Court name
High Court of Uganda
Judgment date
19 July 2006

Aggrey Awori Siryoyi v Mugeni Stephen Wasike and Anor (Election Petition-2006/5) [2006] UGHC 29 (19 July 2006);

Cite this case
[2006] UGHC 29




AGGREY AWORI SIRYOYI :::::::::::::::::::::::::::::::::PETITIONER







This is an application petition brought by AGGREY AWORI-SIRYOYI  who was one of the candidates at the general elections for the
Samia-Bugwe North  Constituency.  This resulted in the return to Parliament of Mr. MUGENI STEPHEN WASIKE (1
ST respondent), who received 19,752 votes as against 12,373 votes, for petitioner. Mr. SANYU EMMANUEL came third with 3,773 votes, PADDE
DEOGRATIOUS WOWO came fourth with 1,755 while Mr. MAGENI WILLIAM came fifth with a paltry 997 votes.

In this petition the petitioner alleges a number of alleged malpractices and breaches of the statutory rules, governing the conduct
of the election, allegedly committed by the respondents.

The first item on the complaint list, is under paragraph 6(a) of the petition and alleges that the nomination of the 1
st respondent by the 2nd respondent (the electoral commission) was erroneous as he was not the person qualified to be nominated in view of the Inspector general
of Government’s findings dated 11
th November, 2005.

(b)….the 1
st respondent’s nomination by the 2nd respondent was….defective in so far as the 1st respondent had not fully  resigned his position as by law required.

(c )…election was marred by electoral offences by the 1
st respondent or his agents with his full knowledge or sanctions to wit:

Uttering defamatory statements

Intimidating and perpetuated violence meted out on the petitioner’s agents and his part’s sympathizers and state functionaries

Corruption and illegal practices of outright bribery which induced persons to vote in favor of this petitioner.

Political interference by state functionaries i.e the RDC, and GISO’S police and reservists.

Manipulation of the electoral process at some polling stations and tally sheets which distorted results from the respective polling

The petitioners lists the particulars of defects as hereunder following:

failure to resign his office i.e  1st respondents before nomination).

Non acknowledgement of the 1st respondents resignation, if any by the District Service commission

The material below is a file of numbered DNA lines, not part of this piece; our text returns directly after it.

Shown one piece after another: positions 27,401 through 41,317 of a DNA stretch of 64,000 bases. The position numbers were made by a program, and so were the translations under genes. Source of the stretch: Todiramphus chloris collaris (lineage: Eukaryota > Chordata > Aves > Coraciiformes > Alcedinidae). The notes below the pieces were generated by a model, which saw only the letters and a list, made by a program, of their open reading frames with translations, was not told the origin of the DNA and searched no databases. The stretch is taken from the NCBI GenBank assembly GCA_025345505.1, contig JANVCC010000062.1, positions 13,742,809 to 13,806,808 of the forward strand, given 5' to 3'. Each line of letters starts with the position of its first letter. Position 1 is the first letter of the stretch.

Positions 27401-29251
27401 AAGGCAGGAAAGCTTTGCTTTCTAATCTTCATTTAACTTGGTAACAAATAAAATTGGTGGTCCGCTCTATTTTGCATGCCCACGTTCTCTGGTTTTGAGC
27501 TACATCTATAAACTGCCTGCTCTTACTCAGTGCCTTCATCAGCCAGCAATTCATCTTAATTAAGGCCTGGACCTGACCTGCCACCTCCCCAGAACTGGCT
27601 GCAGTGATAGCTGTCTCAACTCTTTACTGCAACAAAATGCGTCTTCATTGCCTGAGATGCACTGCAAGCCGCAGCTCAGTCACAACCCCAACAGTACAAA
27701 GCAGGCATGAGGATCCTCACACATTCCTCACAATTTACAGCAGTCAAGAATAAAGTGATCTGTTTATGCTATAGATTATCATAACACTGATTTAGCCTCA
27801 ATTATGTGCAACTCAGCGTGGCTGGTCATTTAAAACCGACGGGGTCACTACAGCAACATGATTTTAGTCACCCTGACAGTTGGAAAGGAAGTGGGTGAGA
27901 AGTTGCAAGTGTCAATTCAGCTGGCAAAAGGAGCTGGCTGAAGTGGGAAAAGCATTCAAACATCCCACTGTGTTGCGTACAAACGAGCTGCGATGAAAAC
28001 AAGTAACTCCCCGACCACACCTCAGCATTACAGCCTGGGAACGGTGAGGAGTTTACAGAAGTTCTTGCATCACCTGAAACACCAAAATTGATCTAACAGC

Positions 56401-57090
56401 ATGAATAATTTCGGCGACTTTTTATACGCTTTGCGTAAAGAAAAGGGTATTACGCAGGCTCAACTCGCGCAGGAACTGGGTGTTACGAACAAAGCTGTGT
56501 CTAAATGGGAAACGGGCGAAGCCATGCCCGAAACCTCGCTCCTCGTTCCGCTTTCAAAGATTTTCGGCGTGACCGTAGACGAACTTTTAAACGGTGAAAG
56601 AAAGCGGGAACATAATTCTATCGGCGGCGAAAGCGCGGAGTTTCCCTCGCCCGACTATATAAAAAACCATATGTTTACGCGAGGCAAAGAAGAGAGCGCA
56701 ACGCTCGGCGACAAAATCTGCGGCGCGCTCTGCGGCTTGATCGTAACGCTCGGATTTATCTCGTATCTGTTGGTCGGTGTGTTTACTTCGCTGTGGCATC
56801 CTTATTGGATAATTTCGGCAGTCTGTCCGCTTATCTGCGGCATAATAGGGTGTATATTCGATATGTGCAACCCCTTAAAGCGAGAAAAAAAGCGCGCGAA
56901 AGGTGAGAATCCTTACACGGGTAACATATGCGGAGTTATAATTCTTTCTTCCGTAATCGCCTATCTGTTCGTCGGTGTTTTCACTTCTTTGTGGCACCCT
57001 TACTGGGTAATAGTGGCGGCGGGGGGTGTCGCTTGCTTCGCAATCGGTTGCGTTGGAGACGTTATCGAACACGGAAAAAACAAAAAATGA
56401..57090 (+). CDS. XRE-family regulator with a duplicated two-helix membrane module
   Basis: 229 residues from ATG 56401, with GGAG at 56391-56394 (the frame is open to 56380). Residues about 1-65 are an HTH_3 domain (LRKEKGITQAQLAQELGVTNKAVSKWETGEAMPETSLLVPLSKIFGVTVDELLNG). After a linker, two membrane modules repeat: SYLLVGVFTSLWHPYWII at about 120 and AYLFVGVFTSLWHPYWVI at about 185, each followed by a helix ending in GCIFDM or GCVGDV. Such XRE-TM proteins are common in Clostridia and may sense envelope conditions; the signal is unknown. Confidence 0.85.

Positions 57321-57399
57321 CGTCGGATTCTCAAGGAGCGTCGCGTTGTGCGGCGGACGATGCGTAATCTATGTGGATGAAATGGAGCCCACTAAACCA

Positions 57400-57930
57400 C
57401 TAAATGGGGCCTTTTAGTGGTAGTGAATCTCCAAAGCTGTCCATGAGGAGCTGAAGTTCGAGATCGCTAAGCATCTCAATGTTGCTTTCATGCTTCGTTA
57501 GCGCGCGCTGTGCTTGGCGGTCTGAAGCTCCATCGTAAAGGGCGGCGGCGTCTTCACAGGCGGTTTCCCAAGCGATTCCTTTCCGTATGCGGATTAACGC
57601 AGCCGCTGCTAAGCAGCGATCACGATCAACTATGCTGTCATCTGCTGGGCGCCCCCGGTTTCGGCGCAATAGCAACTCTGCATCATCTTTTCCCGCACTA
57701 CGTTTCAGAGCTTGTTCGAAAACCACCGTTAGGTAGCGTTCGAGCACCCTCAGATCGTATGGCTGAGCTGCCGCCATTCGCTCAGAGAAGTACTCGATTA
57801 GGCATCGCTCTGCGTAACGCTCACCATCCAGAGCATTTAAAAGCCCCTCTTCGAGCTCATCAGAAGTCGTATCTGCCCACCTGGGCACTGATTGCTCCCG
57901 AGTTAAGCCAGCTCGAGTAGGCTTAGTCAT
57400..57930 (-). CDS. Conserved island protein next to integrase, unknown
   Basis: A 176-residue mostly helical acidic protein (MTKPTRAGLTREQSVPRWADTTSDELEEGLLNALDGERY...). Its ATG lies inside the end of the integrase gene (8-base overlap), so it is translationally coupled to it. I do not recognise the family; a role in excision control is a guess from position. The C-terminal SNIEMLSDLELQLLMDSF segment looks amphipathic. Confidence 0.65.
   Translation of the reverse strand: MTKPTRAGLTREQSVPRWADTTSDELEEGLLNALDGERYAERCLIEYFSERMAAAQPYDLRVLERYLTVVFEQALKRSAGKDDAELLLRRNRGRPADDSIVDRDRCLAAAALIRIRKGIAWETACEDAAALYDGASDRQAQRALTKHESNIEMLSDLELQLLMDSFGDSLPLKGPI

Non handing over and non existence of hand over report or

Non acceptance of resignation by the employer.

Against the 2
nd respondent the petitioner complains that it failed to ensure that the entire election process in Samia-Bugwe North constituency was
conducted under conditions of freedom and fairness when:

The reservists, LDU’S government officials comprising of the RDC, DISO, GISO  and Local Government  council executive
interfered with the electoral process through torture, threats of arrests, harassment, intimidation, bribery and breaking of the
petitioner’s supporters during the campaigns and at the polling stations aimed at preventing them from supporting the petitioner.

Interfering with voting at different polling stations.

Prevention of registered voters  by the RDC and functionaries of the state.

Contrary to Section 12 (f0 of the electoral  Commission Act.

The 2
nd respondent failed to take steps to ensure that there were secure conditions necessary.

Based on the above allegations, the petitioner prays for:

A declaration that the 1st respondent was not qualified person for the nomination and participation in the parliamentary elections held on the 23rd day of February, 2006 and that the 2nd respondent failed in its duty when it nominated him and failed to invalidate his nomination which was null abinitio.

A declaration that there were electoral offences committed by the 1st respondent and his agent or persons acting in his interests with his full knowledge, compounding or sanction.

A declaration that there were glaring  transgressions of the law relating to the election which affected the election substantially